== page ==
Today is supposed to give workers some deserved time off. Forget the job and go camping, cook up some grub, spend time with family and friends. Party a bit and tip your hat to the symbolic end of summer.
A holiday from work. I’m all for that. In fact over the last few months I’ve been trying to eliminate work from my life.
And today, Labor Day, as I’ve cared for animals, picked apples, made and canned applesauce, reviewed a critique partner’s submission, organized my tax information, did laundry, pulled weeds, rewrote a chapter and mapped out my writing schedule for the next few months, I’ve been thinking a lot about work.
Or rather, “work.”
A while back I stopped using that word. It’s amazing how it changed my attitude about the various tasks that fill up my days. Now I’m specific about each activity instead of lumping them all under one blanket term with slightly negative connotations. The result: a great deal accomplished, yet little to no work.
Yes, writing is my job. But when I stopped thinking of it as “work,” a subtle shift occurred in how I approach it. It’s an activity, and I do it because I love it (as opposed to doing it because of the piles of money it definitely does NOT earn me). How can that be work?
Now when K suggests a round of golf, I’m not torn between work and play. I don’t snap, “I’d love to, but I have to WORK.” Instead, I think about whether I can fit both in, and how that might work that day. If it doesn’t, it doesn’t. I still prioritize, and I might choose the activity of golfing rather than writing if that feels appropriate. For example, have K and I been spending enough time together lately? Are there other people who might want to play, making it a social event? Have I been getting enough exercise lately? Is the weather spectacular or miserable? Would I simply rather spend the afternoon writing?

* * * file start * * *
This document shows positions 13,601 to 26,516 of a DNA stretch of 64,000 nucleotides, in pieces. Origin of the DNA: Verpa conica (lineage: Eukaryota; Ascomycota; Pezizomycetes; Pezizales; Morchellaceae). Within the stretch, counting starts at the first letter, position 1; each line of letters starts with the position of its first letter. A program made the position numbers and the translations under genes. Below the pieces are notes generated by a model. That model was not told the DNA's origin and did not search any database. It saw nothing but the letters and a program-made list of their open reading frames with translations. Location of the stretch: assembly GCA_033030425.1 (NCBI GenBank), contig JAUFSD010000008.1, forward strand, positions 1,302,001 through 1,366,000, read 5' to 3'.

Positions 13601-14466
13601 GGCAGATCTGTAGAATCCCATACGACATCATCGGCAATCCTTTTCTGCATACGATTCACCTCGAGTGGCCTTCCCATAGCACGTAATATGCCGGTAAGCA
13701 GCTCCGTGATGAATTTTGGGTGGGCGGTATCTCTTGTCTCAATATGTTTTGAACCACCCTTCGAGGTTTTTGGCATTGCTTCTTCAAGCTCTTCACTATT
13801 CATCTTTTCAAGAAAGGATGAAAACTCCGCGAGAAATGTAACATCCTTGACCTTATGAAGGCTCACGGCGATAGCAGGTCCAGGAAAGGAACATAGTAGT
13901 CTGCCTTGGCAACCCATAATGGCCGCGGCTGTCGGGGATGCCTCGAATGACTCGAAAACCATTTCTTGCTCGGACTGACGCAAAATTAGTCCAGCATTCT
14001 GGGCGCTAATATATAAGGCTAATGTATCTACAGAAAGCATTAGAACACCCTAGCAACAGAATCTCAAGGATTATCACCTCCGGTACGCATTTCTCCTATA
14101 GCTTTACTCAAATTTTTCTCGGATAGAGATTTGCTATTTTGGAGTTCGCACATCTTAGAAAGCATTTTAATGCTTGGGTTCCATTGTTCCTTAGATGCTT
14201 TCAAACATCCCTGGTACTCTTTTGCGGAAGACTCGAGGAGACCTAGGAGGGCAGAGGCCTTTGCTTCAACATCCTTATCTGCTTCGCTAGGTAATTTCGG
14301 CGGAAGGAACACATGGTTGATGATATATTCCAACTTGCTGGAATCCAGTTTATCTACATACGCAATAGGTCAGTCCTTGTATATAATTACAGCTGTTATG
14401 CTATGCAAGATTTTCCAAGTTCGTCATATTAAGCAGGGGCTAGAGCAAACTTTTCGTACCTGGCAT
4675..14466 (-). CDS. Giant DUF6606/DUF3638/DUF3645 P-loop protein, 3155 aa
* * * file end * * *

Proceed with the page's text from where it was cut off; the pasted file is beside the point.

No guilt. No resentment. Balance.
Lately I’ve been spending a lot of time in the kitchen. I’m cooking, baking, canning, blanching, freezing, chopping, drying, pickling, fermenting, and saucing. By choice. No one makes me do this stuff. The satisfaction of a freezer and pantry shelves gradually filling with homegrown produce makes me feel grounded and connected to one of life’s most basic necessities: food.
This “work” feeds my soul as well as, eventually, my belly. All the senses engage. I relish the rich purple of roasted beets as the knife slices them for pickling, the beautiful colors of bright lights Swiss chard, the tender green of baby lima beans. The aroma of basil-laced tomato sauce simmering down in the oven fills the whole house. The sound of yellow wax beans snapping in two or the crackle of dried onion skin between my fingers suggest unparalleled freshness. And the flavors– oh, my the flavors.
Sure, my back aches at the end of a day of cooking and preserving. But so did my legs after a recent 7-mile hike in the mountains. My hands are wrecked. Time to make up some cocoa butter lotion bars – for me and for my gardening friends. Another activity.
The idea of dropping the idea of “work” is really just a simple version of neuro linguistic programming. But I’m not trying to cure a phobia or think myself to success. I only seek to adjust my attitude toward gratitude. I started working for money when I was thirteen, and I’ve worked at some monumentally crappy jobs. I get it. But I can honestly say that I often had a monumentally crappy attitude about those jobs, too, and that only made things worse.
My jobs right now are writing as well and often as possible and home keeping. I’m so stinking lucky to be able to have the life that I do, and I’m going to do everything possible to appreciate it.
Even if that means stopping “work” altogether.
Happy Labor Day!